Out Of The Box PDM Tasks
When was the last time you tried to create a PDM “sandbox” vault and used the SOLIDWORKS PDM out of the box (OOTB) capabilities? SOLIDWORKS offers some pretty cool stuff in the “default” and or the “Quick Start” vaults, especially in the way of the out of the box PDM Tasks!
Let’s try it!
Create a new vault.
But this time pick “default”.
Now, select all the options to load into the vault, but maybe this time, let’s focus on tasks. Back in 2017 SOLIDWORKS PDM started offering a couple of nice new tasks.
After completion, open up your admin tool and look down at the tasks node.
Look at all those out of the box PDM tasks!
For most of us, we already have the “convert” task to make us a SLDDRW to PDF. That is probably the lowest hanging fruit, as I say, that just about all customers need. Whether you run it manually or you call for the task in a transition, a PDF task for drawings relieves everyone of a very redundant chore is a pretty fast way to get some ROI out of SOLIDWORKS PDM.
Don’t forget that in the “Convert” task can also be used to make numerous other file types, and have some pretty strong abilities for a secondary write location.
In short, this task can create 22 file types, and control the execution method. It can even pull attributes from the source file, as well as have a unique output filename including any variable from the source file applied to the output file path and or name. Don’t be shy to study it’s strengths, even if you have this task already configured and deployed.
Additional Convert Tasks
Once you have the Convert task under control, the next two tasks really start to make sense. They are “DraftSight to PDF” and “Office to PDF”. Just as their names imply, they are for converting more file types to PDF.
Both of these tasks have a VERY SIMILAR look and feel to the convert task. One can quickly setup examples of exporting those DWG and MS Office filetypes to PDF in short order. Be mindful that You will need Draftsight Professional or higher to utilize its respective convert tool.
Now let’s shift gears a bit, and talk to the Print task.
Very similar to the PDF tasks, the print task is pretty cool too! It simply gives you the ability to print files straight to a local or network printer. It can even print a whole packet of drawings so you don’t have to do things one at a time! Setup is straightforward enough, but the help file is always, well, a help!
If you want more out of your print task, be sure to reach out to us, or your local VAR. You’ll need some programming skills, but there are customizations in the “Advanced Scripting Options” that further enhance the print task function.
Design Checker Task
Now it is time to really shift gears for our final out of the box PDM task! Let’s leave behind the PDF and print tasks for a bit and delve into the Design Checker.
The Design Checker is a pretty cool tool that MANY customers just simply, do not take advantage of!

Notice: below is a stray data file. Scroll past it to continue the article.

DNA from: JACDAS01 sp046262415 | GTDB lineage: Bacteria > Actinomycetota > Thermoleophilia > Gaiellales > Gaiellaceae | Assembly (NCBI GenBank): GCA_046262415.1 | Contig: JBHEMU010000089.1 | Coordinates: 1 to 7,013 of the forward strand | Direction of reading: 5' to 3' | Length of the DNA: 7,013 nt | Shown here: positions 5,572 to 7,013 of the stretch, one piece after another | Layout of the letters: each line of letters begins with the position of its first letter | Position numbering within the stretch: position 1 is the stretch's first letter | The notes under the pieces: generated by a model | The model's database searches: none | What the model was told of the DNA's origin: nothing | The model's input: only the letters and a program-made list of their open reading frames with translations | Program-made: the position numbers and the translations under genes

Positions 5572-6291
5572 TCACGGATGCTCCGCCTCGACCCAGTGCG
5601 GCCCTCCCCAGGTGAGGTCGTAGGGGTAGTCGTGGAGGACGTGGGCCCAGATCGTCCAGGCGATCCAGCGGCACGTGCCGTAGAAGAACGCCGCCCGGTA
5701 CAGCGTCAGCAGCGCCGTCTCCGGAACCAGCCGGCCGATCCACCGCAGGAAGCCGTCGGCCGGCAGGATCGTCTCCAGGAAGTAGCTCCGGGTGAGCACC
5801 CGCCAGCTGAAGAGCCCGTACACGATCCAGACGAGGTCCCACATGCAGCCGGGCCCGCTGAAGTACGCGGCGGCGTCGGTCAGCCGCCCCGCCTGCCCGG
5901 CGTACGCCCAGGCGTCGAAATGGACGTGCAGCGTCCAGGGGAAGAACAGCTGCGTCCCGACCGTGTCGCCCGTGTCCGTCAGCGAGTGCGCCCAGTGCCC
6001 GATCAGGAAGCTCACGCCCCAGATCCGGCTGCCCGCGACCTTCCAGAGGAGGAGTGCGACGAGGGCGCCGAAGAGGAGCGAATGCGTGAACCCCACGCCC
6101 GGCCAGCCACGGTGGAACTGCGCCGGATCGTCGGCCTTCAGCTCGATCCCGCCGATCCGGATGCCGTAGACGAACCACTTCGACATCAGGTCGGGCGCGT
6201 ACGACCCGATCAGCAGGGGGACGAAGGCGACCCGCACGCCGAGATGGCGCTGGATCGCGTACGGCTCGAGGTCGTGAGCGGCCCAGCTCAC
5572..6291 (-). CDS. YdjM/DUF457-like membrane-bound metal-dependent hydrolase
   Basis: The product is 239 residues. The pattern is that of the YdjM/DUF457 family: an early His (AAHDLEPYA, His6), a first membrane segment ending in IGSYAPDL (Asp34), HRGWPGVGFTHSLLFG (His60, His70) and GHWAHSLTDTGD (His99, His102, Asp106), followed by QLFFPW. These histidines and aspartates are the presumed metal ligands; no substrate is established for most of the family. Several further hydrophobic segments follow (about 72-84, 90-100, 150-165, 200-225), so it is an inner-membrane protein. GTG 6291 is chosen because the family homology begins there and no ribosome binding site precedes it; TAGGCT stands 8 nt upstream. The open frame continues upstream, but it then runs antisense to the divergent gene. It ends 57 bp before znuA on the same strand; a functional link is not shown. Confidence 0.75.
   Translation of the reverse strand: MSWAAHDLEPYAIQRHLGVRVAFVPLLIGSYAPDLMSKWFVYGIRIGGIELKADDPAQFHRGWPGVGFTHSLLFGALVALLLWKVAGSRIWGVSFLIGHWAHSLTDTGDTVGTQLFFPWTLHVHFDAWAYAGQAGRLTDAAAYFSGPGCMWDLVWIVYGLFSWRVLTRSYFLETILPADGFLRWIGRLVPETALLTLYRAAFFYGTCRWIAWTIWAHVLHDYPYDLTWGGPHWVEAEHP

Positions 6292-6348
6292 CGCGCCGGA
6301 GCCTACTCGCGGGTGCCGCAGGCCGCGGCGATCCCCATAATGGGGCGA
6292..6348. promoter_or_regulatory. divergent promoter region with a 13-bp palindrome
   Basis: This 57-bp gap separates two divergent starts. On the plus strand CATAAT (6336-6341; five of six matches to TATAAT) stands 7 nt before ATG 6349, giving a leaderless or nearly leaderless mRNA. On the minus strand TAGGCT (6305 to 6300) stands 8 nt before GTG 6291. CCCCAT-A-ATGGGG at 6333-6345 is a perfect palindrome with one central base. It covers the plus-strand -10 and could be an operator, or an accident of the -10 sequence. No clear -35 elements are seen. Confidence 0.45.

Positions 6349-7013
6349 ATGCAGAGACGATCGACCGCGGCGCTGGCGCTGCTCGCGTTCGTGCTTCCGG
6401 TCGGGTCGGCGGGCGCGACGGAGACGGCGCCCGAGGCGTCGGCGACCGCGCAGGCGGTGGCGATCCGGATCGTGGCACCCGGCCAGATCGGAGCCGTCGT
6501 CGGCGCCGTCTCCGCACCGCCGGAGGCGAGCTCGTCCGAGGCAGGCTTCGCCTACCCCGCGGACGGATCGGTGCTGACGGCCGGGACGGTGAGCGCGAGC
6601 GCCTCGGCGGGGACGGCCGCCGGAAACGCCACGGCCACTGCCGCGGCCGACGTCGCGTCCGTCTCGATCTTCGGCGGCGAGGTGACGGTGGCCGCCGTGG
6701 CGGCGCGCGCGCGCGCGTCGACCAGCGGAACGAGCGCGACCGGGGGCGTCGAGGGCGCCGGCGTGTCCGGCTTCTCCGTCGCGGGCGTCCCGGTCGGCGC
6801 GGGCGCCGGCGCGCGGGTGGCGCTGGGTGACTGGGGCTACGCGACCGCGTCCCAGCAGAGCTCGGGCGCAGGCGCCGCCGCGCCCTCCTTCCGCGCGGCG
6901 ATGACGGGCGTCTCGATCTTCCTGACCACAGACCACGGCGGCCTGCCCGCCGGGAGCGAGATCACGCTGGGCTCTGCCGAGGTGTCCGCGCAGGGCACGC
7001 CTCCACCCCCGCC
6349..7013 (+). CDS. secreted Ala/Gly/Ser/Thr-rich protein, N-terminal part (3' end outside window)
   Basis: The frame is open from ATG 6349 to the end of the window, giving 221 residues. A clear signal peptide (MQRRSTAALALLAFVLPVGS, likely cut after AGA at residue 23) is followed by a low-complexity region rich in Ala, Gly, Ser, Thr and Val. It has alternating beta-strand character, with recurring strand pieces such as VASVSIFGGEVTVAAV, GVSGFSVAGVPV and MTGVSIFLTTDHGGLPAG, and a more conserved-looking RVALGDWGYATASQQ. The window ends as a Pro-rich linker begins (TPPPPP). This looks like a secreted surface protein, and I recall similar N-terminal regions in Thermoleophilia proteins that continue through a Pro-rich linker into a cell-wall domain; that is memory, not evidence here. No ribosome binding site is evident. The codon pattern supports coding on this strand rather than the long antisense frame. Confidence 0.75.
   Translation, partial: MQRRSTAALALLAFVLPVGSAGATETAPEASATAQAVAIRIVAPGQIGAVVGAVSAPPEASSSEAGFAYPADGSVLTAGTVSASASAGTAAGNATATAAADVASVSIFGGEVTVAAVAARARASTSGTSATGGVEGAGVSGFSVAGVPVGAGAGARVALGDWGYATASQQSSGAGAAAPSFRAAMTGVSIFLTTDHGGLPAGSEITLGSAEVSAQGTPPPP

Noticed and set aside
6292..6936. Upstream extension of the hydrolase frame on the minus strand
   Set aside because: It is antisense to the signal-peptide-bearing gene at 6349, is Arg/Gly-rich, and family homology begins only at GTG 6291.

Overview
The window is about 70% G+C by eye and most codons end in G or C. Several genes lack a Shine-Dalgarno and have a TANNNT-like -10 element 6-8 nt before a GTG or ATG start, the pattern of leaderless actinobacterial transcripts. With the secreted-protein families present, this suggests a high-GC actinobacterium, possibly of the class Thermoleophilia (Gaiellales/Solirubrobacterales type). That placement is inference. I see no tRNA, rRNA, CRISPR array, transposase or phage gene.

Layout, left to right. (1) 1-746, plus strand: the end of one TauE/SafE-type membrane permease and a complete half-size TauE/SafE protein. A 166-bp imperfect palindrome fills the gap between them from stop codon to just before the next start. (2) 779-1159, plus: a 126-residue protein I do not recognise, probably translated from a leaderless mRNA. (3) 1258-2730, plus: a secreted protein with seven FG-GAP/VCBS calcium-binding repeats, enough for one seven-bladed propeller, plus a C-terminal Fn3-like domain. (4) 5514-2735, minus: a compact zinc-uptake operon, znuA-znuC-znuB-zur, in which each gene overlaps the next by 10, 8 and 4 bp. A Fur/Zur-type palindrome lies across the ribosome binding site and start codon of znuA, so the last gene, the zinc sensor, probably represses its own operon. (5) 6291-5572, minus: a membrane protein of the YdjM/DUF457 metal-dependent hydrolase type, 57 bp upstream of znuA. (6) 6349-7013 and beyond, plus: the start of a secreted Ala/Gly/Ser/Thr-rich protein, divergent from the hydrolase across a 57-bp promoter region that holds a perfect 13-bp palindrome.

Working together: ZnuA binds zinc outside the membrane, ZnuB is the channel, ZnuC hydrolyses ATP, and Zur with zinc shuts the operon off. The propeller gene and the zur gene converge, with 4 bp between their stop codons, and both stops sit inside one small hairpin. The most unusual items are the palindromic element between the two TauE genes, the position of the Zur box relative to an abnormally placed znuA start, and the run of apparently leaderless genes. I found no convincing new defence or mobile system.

Imagine having a SOLIDWORKS standard for a given document type, maybe we already have part, assembly and drawings templates deployed. Maybe inside those we utilize some ISO or ANSI, or maybe some modified standards unique to how we do business with respect to our CAD files. The design Checker can help us verify we follow said standards by watching areas like, title blocks, custom properties, annotations, units, materials, overridden dimensions, just to name a few.
Setting Up The Design Checker Task
This task, although simple to deploy in SOLIDWORKS PDM, will require some upfront time. The Design Checker needs some standard to review against. You, as the organization, must then create those standards for the Design Checker. Most customers will create standards files for their parts assemblies and drawings. That then drives the Design Checker via a .swstd file.
We create a standards file in SOLIDWORKS Design Checker. It can be a bit confusing to find the command, but it’s in the evaluate tab under called “Build Checks”.
Once the tool launches, simply select “Create a New Standards File”.
From there you will have a litany of standards to define for your given needs:
Once you have completed setting your standards, save the standards file.
Now “back at the ranch” – ok, over in the PDM Design Checker Task,
When we run the task on a given file we will want to select the appropriate standards file to check it against.
At the end of the day, hopefully you will see that there is an awful lot that SOLIDWORKS PDM has to offer. Go explore, create that sandbox test environment, and take a look for yourself.
Implementing a full list of tasks is a fun way to explore. Feel free to set up a sandbox environment and try out several of these and see where they apply for you. But, when it comes time to set these up in your production environment, don’t hesitate to reach out to CATI for some help!